However, biotech investments are seen as much riskier by investors. So, the average return rate investors demand (the WACC) from biotech firms is around 12.5% or higher.

Two individuals in lab coats looking at something on a table.

What is the Average Valuation of a Biotech IPO?

In the past few years (2018-2021), biotech companies going public had an average fully diluted valuation of $827 million (median = $618 million).

However, in 2022 and early 2023, investor appetite for risky biotech IPOs has declined significantly. As a result, recent biotech IPO valuations are much lower - averaging around $123 million in 2022.

In 2023 (till September), the average amount raised in biotech IPOs was approximately $140 million (for the 19 offerings we know of).

This signals that investors are being much more selective and conservative with new biotech offerings compared to the bull market years prior.

How Do Early-stage Biotech Valuations Differ From Late-Stage?

Early-stage biotech valuations tend to be lower (often sub-$50M) but are more based on subjective potential. Late-stage valuations can reach billions based on clinical data and commercial prospects. However, the early stage offers higher upside potential.


Figuring out what development-stage biotech firms are worth is tricky. However, taking both a quantitative and qualitative approach allows investors to gauge pipeline promise and derive reasonable valuations, even with minimal data.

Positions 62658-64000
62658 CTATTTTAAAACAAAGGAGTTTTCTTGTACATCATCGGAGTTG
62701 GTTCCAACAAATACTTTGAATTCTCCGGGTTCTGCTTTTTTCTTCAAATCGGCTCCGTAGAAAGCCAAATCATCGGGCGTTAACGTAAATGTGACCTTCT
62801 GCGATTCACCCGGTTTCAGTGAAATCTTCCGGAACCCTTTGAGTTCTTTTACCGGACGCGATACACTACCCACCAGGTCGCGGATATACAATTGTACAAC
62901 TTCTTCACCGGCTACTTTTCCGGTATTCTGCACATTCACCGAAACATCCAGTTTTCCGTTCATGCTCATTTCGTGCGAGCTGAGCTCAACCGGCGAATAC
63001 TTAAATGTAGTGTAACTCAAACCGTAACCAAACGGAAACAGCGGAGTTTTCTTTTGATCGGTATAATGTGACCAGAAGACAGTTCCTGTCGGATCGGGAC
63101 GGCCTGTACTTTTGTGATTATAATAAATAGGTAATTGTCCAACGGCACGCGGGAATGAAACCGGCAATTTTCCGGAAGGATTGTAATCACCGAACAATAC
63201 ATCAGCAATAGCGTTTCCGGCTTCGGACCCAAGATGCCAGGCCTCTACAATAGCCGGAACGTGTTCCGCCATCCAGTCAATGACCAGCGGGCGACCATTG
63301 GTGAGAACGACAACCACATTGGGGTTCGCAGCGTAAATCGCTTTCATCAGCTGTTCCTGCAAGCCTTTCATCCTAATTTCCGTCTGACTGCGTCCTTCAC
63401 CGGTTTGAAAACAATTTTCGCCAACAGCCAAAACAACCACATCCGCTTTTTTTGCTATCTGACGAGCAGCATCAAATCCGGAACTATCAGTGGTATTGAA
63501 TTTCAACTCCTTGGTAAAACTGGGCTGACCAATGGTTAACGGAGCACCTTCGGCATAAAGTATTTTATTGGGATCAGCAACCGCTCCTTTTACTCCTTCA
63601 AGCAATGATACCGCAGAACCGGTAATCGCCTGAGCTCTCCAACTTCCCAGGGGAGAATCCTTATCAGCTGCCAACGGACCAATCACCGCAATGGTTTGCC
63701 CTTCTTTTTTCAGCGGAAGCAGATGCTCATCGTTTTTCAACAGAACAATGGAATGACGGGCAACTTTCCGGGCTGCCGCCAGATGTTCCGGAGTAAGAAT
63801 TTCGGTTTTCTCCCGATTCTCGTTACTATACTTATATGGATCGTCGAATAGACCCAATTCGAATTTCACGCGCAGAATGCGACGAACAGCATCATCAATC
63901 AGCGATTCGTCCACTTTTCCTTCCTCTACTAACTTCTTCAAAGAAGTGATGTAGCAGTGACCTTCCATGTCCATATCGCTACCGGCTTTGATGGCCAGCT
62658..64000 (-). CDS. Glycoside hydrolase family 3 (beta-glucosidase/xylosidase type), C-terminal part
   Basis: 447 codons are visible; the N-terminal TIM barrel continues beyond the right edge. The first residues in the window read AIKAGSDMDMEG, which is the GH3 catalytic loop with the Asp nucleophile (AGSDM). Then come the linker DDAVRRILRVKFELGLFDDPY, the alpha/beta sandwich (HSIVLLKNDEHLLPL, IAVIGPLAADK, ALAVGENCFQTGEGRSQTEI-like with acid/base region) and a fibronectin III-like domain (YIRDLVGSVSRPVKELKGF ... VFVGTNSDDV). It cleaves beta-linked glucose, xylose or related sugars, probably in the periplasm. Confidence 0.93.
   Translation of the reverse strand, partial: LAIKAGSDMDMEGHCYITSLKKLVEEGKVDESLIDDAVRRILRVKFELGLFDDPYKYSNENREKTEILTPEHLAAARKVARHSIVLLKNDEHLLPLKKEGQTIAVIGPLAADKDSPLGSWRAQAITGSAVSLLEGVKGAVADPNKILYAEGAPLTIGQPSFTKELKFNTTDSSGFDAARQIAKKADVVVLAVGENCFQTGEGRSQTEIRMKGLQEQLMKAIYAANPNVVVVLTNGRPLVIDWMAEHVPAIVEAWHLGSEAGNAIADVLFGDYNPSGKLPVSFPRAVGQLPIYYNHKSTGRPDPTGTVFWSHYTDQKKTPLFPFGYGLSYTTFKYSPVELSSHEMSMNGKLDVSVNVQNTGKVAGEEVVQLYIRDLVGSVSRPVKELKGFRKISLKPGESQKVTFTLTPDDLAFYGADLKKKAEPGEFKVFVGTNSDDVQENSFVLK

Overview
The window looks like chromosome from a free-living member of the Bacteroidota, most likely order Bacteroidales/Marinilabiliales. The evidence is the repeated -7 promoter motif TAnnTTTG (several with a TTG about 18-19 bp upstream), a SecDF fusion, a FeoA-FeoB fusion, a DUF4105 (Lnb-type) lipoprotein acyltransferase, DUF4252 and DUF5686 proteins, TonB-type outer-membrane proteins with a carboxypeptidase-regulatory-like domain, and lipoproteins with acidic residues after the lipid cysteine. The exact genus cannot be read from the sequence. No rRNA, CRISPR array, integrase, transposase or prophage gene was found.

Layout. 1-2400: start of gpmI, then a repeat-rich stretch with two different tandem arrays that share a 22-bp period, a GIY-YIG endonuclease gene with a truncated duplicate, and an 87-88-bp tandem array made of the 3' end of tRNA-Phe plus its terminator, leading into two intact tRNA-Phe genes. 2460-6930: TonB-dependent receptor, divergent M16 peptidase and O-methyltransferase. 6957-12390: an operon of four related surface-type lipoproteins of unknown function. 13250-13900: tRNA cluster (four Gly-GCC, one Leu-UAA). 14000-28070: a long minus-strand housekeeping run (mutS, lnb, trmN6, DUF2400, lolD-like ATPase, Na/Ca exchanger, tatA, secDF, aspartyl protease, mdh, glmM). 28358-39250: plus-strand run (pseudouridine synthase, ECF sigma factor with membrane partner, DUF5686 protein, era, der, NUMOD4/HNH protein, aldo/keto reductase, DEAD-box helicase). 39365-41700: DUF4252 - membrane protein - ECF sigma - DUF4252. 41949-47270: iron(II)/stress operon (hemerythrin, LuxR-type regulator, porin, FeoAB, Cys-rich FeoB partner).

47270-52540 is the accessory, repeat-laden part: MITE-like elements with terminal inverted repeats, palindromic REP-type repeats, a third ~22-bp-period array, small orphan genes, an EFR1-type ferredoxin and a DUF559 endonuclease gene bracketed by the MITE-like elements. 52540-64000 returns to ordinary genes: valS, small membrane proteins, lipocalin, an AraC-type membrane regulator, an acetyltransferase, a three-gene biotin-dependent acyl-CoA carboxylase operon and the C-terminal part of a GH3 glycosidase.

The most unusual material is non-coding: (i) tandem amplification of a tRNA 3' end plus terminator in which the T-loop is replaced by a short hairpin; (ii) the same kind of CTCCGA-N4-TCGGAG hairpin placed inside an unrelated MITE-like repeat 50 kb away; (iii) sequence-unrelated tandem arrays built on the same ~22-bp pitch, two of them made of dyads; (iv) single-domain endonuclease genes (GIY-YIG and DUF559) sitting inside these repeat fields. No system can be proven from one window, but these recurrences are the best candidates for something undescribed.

If you aim to sell or merge your biotech startup, you can get help setting an optimal valuation and exit strategy. ExitWise connects you with hand-picked merger and acquisition experts suited to your specific sector and goals.

These teams advise on deals optimized for where you want to take your company.

So, if you are seeking an optimal outcome for your blood and sweat, visit ExitWise's contact page to learn more. Specialist guidance maximizes your valuation and strategic direction during dealmaking.

Todd Sullivan.
Todd Sullivan

Todd graduated from Yale University where he was a 2-time MVP of Yale’s ice hockey team. After a year as a minor league hockey player in the San Jose Sharks and Toronto Maple Leafs organizations, Todd returned to school for his MBA at the University of Michigan where he graduated as Entrepreneur of the Year. Todd went on to build and sell four companies over the next 25 years with offices in Boston, San Francisco, Chicago, New York and Detroit. After the sale of his last business in 2015, Todd has dedicated his time to educating his fellow founders about the M&A process and helping many of them maximize the sale of their businesses.